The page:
The name for the traditional process that is used in software development that is very similar to system engineering. It takes a step by step approach, starting with fixing all the requirements.
History of the Waterfall Method
Even though he did not use the term, Dr. Winston W. Royce, at the time a project manager in the aerospace division of TRW, is often cited as giving the first formal description of the waterfall model. This was in a 1970 article, “Managing the Development of Large Software Systems”, first published in Proc. IEEE WESTCON, Los Angeles (August 1970) and reprinted in the Proceedings of the Ninth International Conference on Software Engineering, March 1987, pp.~328–338.
However, Herbert D. Benington had made a presentation about the development of software for SAGE (Semi-Automatic Ground Environment) using similar phases at a Symposium on advanced programming methods for digital computers on 29 June 1956.
The waterfall development model probably has its origins in the manufacturing and construction industries; highly structured physical environments in which after-the-fact changes are prohibitively costly, if not impossible. Since no formal software development methodologies existed at the time, this hardware-oriented model was simply adapted for software development.
In fact Royce presented several versions of a waterfall model; a simple one that had 7 steps and no feedback.
and then 2 others showing iterations between the steps,
plus a final version of which involved a complete preliminary iteration – his ‘Do It Twice’ model.
Neither of these authors had used the term “waterfall”, and the credit for giving this process its name is usually given to Bell and Thayer in their 1976 paper, “Software requirements: Are they really a problem?”.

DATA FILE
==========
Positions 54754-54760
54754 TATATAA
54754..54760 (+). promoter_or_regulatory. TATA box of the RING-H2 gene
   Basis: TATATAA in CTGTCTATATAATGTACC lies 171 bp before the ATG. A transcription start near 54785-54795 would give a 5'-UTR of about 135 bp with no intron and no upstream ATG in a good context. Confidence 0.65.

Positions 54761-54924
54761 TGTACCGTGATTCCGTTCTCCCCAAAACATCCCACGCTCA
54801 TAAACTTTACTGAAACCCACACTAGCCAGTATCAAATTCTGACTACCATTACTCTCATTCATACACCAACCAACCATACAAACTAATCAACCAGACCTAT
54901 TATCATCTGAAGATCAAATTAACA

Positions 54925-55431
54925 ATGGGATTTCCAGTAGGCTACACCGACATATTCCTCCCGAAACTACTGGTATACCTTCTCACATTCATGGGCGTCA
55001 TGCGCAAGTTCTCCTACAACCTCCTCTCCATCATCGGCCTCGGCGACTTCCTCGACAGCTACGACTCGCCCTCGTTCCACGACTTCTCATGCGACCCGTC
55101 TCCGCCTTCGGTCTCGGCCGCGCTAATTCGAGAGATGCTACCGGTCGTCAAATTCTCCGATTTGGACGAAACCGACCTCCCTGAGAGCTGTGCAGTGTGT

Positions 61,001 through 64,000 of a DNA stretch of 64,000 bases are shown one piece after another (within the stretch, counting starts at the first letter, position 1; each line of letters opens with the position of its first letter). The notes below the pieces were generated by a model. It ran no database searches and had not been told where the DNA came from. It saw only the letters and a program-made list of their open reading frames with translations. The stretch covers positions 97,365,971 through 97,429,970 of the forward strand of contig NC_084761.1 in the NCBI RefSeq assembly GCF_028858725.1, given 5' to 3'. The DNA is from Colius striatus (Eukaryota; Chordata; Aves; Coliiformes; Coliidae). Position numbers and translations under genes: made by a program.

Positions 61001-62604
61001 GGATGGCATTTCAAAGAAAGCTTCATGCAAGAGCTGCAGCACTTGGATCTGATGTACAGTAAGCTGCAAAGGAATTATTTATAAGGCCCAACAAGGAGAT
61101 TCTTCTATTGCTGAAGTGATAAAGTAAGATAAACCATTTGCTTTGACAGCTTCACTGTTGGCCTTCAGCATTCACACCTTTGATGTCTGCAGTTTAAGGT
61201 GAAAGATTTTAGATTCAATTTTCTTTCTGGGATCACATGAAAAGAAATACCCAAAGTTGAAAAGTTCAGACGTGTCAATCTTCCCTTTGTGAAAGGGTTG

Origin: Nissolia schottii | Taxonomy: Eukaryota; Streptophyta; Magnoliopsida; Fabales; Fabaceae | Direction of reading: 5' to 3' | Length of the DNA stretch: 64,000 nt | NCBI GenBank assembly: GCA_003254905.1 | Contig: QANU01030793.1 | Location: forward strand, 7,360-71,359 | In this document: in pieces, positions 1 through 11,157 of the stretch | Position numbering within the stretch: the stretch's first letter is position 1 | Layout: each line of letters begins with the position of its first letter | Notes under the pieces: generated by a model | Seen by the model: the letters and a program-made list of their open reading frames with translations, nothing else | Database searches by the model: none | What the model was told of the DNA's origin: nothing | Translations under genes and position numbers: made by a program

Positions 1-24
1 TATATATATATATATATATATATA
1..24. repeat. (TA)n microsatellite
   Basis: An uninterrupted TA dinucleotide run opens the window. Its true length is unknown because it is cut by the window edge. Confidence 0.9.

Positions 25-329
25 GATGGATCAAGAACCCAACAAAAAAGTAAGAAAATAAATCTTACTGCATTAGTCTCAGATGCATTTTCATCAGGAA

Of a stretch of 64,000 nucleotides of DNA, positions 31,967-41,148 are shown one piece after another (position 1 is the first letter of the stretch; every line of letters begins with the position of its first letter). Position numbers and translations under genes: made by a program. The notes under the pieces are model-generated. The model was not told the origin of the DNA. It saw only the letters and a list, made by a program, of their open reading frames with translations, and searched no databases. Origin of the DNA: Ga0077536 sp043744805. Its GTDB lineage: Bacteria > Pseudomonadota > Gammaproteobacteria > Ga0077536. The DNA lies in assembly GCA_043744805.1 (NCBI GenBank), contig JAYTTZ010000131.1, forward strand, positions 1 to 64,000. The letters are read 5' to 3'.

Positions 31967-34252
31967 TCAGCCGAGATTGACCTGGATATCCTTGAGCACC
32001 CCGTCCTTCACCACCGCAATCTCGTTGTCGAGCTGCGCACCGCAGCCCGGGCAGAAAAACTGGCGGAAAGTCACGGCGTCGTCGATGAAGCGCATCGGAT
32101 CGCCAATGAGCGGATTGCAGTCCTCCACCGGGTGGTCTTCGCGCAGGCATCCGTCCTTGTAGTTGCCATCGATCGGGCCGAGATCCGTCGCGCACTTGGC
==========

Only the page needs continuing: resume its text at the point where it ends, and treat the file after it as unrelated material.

There are now numerous versions of the Waterfall model. Here is the one shown on the Wikipedia page.
Comments on the Waterfall Method
These days the Waterfall model has fallen out of fashion in some quarters and been heavily criticised by some software engineers, as being to rigid, bureaucratic and expensive. However this may be partly because they take Royce’s simple representation as the model, not realising what mechanical engineers have known for 200 years, that testing can always lead to the design having to be modified, but these iterations are not necessarily shown in the plan, in order to keep the message simple. The fact that this is the case, as realised by Royce, does not invalidate the underlying method.
Systems engineers are probably more in tune with the waterfall method, because it could be said to be similar to the first half of the System ‘Vee’, and like in system engineering there is an emphasis on setting requirements up front.
However, the insistence on nailing down requirements before moving on is fine when it is relatively straightforward to do so, but causes problems when this is not the case, e.g. when the customer does not really know what he wants, and this is what the authors of the Agile Manifesto were probably referring to when they proposed ‘Working software over documentation’.
Also the amount of rework due to failures in testing is likely to be small if the problem is easily solved, but if what is needed is the solution to a complex problem, then it is unlikely this will be found first time round.
Thus Waterfall methodology has its place, as does Agile, but the ideal is probably a marriage between the two.
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